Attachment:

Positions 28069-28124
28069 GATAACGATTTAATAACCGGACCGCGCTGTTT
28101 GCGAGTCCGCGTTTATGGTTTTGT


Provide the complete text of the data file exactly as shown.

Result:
Positions 28069-28124
28069 GATAACGATTTAATAACCGGACCGCGCTGTTT
28101 GCGAGTCCGCGTTTATGGTTTTGT